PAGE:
The Impact Of Davina’s Plant-Based Diet:
She felt instantly recharged. Even just transitioning to a vegetarian before she completely cut out dairy and eggs from her diet, Davina felt superhuman. She had so much energy that she says she didn’t know what to do with it! She could wake up after 7 hours of sleep and go for a run before starting her work day — something she could never bring herself to do when she was eating meat.
She stopped getting sick. Before going vegan, Davina thought it was normal to get sick — something many others are led to believe as well. From falling ill 4-5 times a year, she would only get sick once every 6 months, if ever, after becoming a vegetarian
Hormonal balance. Her skin cleared up and her menstruation cycle became regular. In today’s day and age, you might not know when hormones are injected in animal products. These can unsuspectingly interfere with our bodily functions and sometimes lead to illness.
Davina’s Go-To Vegan Favourites
Easiest Fool-Proof Dish
Fried rice. There is no hard and fast recipe for fried rice — it’s just leftover rice, and whatever vegetables you have in the fridge! Use up your leftovers and flavour with some seasoning and chilli and you have a winning dish.
Davina loves to add tofu, tempeh, green beans, corn, carrots, bell peppers, and some green leafy vegetable on the side. Easy!
Why not give this twist on fried rice a go — Raw Vegan Jicama ‘Nasi’ Briyani!
Let’s Talk Desserts
Who said vegans can’t love their ice cream (and eat it too!). Ice cream, chocolate, delicious energy balls — the list goes on. Davina’s secret holy-grail ingredient? Cashews.
Cashews are a staple to make almost any vegan dessert. With it’s creamy texture and neutral flavour, when soaked they can be transformed into ice cream, cakes, you name it. And to clarify, while your regular sugar-filled milk chocolate bars are out of the picture, dark chocolate free of dairy is totally fine (and full of antioxidants!).
Craving a delicious yet nutritious treat? These Raw Vegan Chocolate Truffles will do the trick!
Can’t Give Up Cheese?
You’re in luck! With nutritional yeast, which is an inactive yeast packed with B vitamins and an unusually cheesy aroma, you can have your cheesy substitute while still being vegan!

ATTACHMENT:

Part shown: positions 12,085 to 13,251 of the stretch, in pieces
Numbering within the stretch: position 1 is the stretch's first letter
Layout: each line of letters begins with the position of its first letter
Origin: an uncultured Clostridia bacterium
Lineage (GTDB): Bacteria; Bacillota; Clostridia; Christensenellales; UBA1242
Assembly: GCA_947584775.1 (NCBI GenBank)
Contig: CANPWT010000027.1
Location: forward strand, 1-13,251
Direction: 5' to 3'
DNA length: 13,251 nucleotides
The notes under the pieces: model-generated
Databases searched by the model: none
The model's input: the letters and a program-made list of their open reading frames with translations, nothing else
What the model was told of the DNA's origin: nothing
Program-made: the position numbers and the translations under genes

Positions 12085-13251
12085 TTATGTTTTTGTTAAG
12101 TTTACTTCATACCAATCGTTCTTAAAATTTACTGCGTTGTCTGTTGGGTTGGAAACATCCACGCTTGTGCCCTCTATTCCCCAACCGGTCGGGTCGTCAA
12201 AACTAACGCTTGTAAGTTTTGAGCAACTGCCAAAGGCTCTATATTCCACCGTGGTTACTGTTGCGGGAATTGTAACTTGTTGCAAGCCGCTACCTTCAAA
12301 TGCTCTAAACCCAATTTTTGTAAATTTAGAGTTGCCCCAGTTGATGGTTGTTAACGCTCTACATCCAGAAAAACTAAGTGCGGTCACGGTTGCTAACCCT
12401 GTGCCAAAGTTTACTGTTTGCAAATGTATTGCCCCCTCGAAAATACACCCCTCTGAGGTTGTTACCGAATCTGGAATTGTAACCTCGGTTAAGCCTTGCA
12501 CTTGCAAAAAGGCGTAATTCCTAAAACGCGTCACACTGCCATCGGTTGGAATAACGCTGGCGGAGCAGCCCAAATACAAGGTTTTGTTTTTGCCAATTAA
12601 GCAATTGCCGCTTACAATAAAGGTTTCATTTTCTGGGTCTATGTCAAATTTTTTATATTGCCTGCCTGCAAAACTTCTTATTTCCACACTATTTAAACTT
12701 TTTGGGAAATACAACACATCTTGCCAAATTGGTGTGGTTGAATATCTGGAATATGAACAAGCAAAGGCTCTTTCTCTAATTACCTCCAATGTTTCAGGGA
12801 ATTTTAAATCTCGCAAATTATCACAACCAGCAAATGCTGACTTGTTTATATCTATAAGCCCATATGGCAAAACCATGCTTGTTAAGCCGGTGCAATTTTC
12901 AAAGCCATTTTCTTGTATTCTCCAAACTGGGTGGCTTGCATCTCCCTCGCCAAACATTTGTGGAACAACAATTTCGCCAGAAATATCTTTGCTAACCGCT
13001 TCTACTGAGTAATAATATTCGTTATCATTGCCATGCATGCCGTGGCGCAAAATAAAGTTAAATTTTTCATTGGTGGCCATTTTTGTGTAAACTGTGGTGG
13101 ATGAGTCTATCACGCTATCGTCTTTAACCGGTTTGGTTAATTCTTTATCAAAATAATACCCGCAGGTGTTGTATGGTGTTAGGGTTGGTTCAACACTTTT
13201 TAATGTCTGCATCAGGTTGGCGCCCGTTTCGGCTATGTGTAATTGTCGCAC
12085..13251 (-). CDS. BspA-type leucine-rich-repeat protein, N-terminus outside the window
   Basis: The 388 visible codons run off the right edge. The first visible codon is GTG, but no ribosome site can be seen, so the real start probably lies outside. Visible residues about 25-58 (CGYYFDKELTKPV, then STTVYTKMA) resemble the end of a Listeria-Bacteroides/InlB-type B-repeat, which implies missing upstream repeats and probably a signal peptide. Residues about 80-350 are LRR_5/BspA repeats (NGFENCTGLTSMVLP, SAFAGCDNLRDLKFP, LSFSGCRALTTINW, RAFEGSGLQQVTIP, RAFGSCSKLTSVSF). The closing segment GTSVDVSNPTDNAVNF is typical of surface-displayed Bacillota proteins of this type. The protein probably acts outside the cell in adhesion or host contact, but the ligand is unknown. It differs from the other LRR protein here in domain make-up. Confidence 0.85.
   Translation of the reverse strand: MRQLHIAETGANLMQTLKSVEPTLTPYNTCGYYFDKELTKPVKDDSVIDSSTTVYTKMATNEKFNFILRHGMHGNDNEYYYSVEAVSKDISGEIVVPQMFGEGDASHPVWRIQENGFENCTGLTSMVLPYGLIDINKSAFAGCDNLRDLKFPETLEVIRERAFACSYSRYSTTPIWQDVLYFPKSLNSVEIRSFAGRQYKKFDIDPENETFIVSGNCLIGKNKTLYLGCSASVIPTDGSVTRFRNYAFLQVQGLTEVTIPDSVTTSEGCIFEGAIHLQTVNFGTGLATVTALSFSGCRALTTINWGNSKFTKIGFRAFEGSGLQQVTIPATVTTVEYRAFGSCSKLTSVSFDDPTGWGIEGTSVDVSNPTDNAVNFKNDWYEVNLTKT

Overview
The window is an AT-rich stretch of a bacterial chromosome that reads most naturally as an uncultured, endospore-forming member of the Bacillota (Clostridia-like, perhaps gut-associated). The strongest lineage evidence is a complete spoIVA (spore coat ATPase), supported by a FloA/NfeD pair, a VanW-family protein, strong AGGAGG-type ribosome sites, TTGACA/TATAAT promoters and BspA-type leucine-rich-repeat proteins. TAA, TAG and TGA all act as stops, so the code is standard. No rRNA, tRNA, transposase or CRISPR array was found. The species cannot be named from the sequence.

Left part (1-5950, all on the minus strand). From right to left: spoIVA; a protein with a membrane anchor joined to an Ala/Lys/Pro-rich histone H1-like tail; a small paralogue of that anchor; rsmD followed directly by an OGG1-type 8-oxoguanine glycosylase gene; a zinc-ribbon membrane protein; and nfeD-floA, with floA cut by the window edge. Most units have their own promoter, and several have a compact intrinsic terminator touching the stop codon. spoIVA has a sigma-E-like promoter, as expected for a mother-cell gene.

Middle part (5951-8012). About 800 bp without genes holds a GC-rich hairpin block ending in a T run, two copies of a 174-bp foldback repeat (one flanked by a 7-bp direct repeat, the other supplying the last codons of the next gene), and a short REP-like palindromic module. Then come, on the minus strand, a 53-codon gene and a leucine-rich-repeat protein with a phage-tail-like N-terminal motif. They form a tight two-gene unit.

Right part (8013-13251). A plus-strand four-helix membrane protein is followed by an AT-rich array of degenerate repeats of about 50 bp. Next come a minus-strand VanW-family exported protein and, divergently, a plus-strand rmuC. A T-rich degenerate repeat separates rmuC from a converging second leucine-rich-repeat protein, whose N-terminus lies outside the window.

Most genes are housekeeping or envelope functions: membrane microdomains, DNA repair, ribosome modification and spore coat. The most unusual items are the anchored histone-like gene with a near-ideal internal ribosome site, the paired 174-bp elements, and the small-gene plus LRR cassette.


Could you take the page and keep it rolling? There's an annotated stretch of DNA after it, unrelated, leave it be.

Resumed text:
Blend dry cashews with nutritional yeast and garlic powder, and there you have it — parmesan cheese, ready to sprinkle over pasta, salads or even on roasted vegetables.
Davina’s Top Tips For Vegans In Asia
In the 12 years Davina spent experimenting and transitioning into veganism, she gained invaluable knowledge that she could use to support herself in terms of nutrition and mindset when she fully became vegan.
Do your research from credible sources — read books, watch documentaries, and learn from trusted experts to make sure you are equipped with all the correct information on maintaining a healthy, nourished body.
The modern myth goes, “I couldn’t afford to be vegan, it’s too expensive.” As with any diet especially those concerned with health, the food you buy can be expensive — but it doesn’t have to be!
Skip the supermarket, shop in your local market. Not only will everything be fresher and seasonal, but it will also be cheaper! With a huge variety of local fruits and vegetables, you can easily get all your nutrients sorted from what you buy in the market.
As people are still familiarising themselves with veganism in Asia, let’s be real. There are going to instances where you’re invited to events or social situations where there will be nothing to eat. Let people know you’re vegan so something can be prepared for you, and if that’s not an option, pack your own snacks!
Nuts are a snack staple and great to have on-the-go.
So now that you know vegans eat more than salads, why not get involved in World Vegan Month by incorporating a more plant-based diet into your life? Not only will it create a more conscious habit of eating, but it can be beneficial to your overall health and well-being as well as reduce your impact on the environment and on farmed animals.
Have you ever had any questions you’ve wanted answered about the vegan lifestyle, especially for those living in Asia? Or do you have any tips for those trying to transition into being a vegan? Leave your comments down below!